Overall, 179 cases of vitreous loss during cataract surgery using phacoemulsification were identified. Mean age and axial length were 73 ± 12 years and 23.5 ± 1.3 mm. There were 60.3% males (n = 108) and the mean follow-up time was 12.4 ± 13.4 months (range: 1–60 months).
Risk factors for capsular rupture were identified in 30% (n = 54) with the most common being dense/mature cataract (n = 33). Additional factors were narrow pupils, pseudoexfoliation glaucoma, zonular weakness, posterior polar cataract, and lack of patient cooperation.
There was a significant improvement in BCVA from 1.13 ± 0.83 to 0.32 ± 0.43 logMAR at last follow-up () with 82% ≥ 20/40. BCVA was reduced by 1 or more lines in 8.4% (n = 15) and by 2 or more lines in 5.6% (n = 10).
3.1. Visual Acuity and Preexisting Features
Age, sex, BCVA, and axial length were not found to have significant associations with low visual outcome (). Ocular comorbidity was the only preoperative parameter significantly associated with low visual outcome in univariate analysis. Ocular comorbidity was present in 36% (n = 63). Patients undergoing cataract surgery with additional pathologies were 4 times more likely to have low visual outcome. In 31% of eyes with ocular comorbidity, final BCVA was worse than 20/40 compared to 7.7% in eyes without comorbidity. There was no significant association between specific comorbidities (glaucoma, AMD, and proliferative diabetic retinopathy) and low visual outcome.
3.2. Visual Acuity and Intraoperative Parameters
Secondary IOL implantation and the use of corneal sutures during surgery were associated with a low visual outcome (Table 1).
BCVA, best corrected visual acuity; IOL, intraocular lens; PC, posterior chamber; AC, anterior chamber.
The IOL was positioned in the sulcus in 74% (n = 132), in the bag in 19% (n = 34), and in the anterior chamber in 7% (n = 1). Twelve of the eyes where the lens was implanted in the bag had a capsular tension ring inserted. Surgeon category was not associated with low visual outcome, with 59% eye (n = 106) operated by a consultant, 11% (n = 20) by a fellow, and 30% (n = 53) by a registrar.
3.3. Visual Acuity and Postoperative Parameters
Postoperative CME (7.9%, n = 12) increased the risk for low visual outcome by nearly 3 times (). Other complications included increased intraocular pressure (n = 9), mild ERM (n = 4), and retinal detachment (n = 3).
Following primary surgery, 12 eyes were noted to be vitreous in the anterior chamber directed towards the cataract section. Treatment included Nd : YAG laser (n = 9) and surgical intervention (n = 3).
Overall, 22 eyes required additional surgery. Reasons included retained lens material (n = 14), IOL repositioning (n = 4), anterior vitrectomy (n = 3), and iris prolapse (n = 1).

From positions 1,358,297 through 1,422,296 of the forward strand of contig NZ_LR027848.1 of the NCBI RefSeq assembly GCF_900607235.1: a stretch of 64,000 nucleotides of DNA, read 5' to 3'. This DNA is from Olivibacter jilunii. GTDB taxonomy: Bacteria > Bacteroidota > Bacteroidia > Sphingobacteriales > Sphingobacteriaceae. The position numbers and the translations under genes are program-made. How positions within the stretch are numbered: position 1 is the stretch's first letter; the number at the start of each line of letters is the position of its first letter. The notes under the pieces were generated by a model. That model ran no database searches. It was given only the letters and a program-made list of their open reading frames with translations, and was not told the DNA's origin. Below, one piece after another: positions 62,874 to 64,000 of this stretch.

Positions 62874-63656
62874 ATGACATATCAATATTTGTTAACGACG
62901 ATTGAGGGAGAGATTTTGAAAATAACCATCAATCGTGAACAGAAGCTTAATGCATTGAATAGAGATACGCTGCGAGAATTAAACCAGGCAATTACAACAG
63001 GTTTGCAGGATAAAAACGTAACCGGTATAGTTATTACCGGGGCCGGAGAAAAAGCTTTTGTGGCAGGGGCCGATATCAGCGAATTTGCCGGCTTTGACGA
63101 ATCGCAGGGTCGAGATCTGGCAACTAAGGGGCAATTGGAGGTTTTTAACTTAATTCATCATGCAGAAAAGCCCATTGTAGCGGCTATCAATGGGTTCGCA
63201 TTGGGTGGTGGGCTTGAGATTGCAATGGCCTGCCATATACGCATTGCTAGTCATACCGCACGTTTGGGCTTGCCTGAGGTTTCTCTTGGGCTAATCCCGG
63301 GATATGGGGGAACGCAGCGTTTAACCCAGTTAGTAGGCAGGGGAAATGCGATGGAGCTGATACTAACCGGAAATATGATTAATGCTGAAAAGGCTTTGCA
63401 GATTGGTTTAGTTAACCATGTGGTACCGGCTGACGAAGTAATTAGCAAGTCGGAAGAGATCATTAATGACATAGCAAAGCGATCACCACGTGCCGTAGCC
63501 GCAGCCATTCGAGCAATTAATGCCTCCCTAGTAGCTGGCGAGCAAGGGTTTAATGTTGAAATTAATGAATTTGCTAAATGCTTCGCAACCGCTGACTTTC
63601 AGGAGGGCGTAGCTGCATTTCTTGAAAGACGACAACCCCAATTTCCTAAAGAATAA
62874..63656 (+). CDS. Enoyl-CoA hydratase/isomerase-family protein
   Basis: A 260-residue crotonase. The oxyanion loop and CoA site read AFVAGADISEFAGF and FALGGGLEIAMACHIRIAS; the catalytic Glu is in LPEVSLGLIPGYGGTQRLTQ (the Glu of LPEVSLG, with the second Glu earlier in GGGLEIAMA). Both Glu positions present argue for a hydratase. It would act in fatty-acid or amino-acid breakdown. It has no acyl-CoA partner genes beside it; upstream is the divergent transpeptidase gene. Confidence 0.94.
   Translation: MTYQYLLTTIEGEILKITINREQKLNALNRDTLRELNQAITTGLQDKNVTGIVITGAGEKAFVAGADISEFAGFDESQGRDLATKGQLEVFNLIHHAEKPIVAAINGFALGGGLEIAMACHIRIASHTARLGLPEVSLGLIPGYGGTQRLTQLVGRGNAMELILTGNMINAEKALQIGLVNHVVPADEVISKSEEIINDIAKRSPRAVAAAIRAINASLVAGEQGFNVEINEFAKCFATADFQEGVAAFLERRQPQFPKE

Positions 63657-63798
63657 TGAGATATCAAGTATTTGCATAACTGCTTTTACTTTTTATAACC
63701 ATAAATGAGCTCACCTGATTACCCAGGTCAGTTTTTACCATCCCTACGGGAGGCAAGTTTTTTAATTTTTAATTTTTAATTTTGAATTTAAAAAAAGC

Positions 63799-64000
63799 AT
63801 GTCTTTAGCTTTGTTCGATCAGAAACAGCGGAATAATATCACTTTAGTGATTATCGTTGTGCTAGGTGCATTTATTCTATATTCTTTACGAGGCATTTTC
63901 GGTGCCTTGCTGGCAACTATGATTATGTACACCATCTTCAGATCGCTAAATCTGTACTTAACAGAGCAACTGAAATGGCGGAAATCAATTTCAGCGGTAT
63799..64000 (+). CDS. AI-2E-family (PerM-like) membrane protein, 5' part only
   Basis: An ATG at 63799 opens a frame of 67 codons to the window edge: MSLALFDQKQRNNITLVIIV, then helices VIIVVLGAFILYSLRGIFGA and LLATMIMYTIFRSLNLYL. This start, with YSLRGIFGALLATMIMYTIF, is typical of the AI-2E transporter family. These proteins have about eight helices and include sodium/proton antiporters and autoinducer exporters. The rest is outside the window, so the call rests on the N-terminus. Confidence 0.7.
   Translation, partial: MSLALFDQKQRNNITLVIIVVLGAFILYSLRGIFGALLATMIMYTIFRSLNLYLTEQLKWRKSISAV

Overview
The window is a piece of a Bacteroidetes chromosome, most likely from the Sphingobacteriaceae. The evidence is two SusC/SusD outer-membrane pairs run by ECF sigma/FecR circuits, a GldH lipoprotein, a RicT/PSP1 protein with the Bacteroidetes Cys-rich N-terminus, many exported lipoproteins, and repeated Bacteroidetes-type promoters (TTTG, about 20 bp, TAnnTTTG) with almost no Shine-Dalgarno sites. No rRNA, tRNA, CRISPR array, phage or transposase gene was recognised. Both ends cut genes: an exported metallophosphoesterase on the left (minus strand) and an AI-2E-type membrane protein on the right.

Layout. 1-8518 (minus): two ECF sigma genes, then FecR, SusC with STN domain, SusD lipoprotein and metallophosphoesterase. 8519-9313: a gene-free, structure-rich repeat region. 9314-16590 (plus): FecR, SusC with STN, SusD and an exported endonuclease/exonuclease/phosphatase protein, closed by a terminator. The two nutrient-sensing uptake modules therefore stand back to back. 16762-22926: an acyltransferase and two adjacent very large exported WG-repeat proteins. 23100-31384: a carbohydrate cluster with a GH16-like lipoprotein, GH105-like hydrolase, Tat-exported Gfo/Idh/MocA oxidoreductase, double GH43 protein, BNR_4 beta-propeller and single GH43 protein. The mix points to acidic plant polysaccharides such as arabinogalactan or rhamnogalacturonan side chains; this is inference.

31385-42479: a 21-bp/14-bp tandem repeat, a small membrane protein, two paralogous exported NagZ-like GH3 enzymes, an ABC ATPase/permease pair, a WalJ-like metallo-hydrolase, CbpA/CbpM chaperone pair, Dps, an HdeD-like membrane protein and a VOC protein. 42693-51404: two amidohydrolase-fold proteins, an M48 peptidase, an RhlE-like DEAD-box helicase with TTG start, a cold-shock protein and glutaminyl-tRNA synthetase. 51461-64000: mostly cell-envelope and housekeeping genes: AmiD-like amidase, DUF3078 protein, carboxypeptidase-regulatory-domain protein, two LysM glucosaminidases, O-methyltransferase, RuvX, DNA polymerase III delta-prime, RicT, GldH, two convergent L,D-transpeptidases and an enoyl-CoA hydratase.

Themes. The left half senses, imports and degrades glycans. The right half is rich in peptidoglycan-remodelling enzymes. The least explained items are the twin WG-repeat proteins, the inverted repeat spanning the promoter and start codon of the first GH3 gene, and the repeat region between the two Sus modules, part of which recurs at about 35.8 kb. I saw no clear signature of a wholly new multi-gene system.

The median interval between cataract surgery and PPV for retained lens material was one day (range: 0 to 60 days), with all but two patients operated within the first week. Data regarding patients that required PPV are summarized in Table 2. Final BCVA of 0.56 (±0.9) logMAR in eyes that required PPV for fragment loss was not significantly different from those not requiring PPV ().
BCVA, best corrected visual acuity; IOP, intraocular pressure; TRAB, trabeculectomy; NPDR, nonproliferative diabetic retinopathy; ERM, epiretinal membrane; RRD, rhegmatogenous retinal detachment; PDR, proliferative diabetic retinopathy; PVR, proliferative vitreoretinopathy.
3.4. Multivariate Analysis
Table 3 depicts the results of the multivariate analysis. Preoperative ocular comorbidity, secondary IOL implantation and type of implanted lens, corneal sutures, secondary PPV, CME, and other surgical complications were included as predictors of low visual outcome. Preoperative ocular comorbidity, secondary IOL implantation, CME, and other surgical complications were associated with low visual outcome in multivariate analysis.
IOL, intraocular lens; PC, posterior chamber; AC, anterior chamber.
This study and others [1, 2, 6, 16–18] clearly demonstrating vitreous loss during cataract surgery can be associated with a low functional outcome. Equally, some patients experiencing this complication can achieve excellent final acuities. The percentage of eyes achieving BCVA of 20/40 or better in the current series is similar to the previous reports, with 90% of eyes without ocular comorbidity and 68% with ocular comorbidity in our study achieving vision of 20/40 or better . During follow-up, only 8.4% of patients had reduced visual acuity compared to their visual acuity before cataract surgery. This result is also comparable to the previous studies .
Surgically demanding cases are at increased risk for capsular rupture. These include small pupils, dense/mature cataract, instillation of trypan blue, and loose zonules with or without pseudoexfoliation . In our study, 30% of the eyes experiencing capsular rupture during surgery were noted to have at least one of these risk factors, with dense/mature cataract as the leading cause.
Identifying factors influencing final visual acuity results, in eyes experiencing capsular rupture with and without vitreous loss, has been the purpose of the previous studies (Table 4). Low preoperative vision was found by Konstantopoulos et al.  to have a negative influence on visual results. Their rationale for this influence was that eyes with worse visual acuity had less visual potential as well as denser cataracts with increased operative difficulty. In our study, though there was a trend towards worst outcomes in patients with lower preoperative vision (OR = 1.89, ), it was both not significant and clinically negligible when compared to the presence of an ocular comorbidity (OR = 4.03, ). As such, though eyes with low preoperative visual acuity may have a tendency towards a more complicated surgery and perhaps worse outcomes, this is not always the case. Some will have a thick posterior subcapsular cataract which does not increase the challenge of such an operation and explains the very low vision. Therefore, we speculate that the preoperative visual acuity is not as good of an indicator of outcomes when compared to a preexisting ocular comorbidity.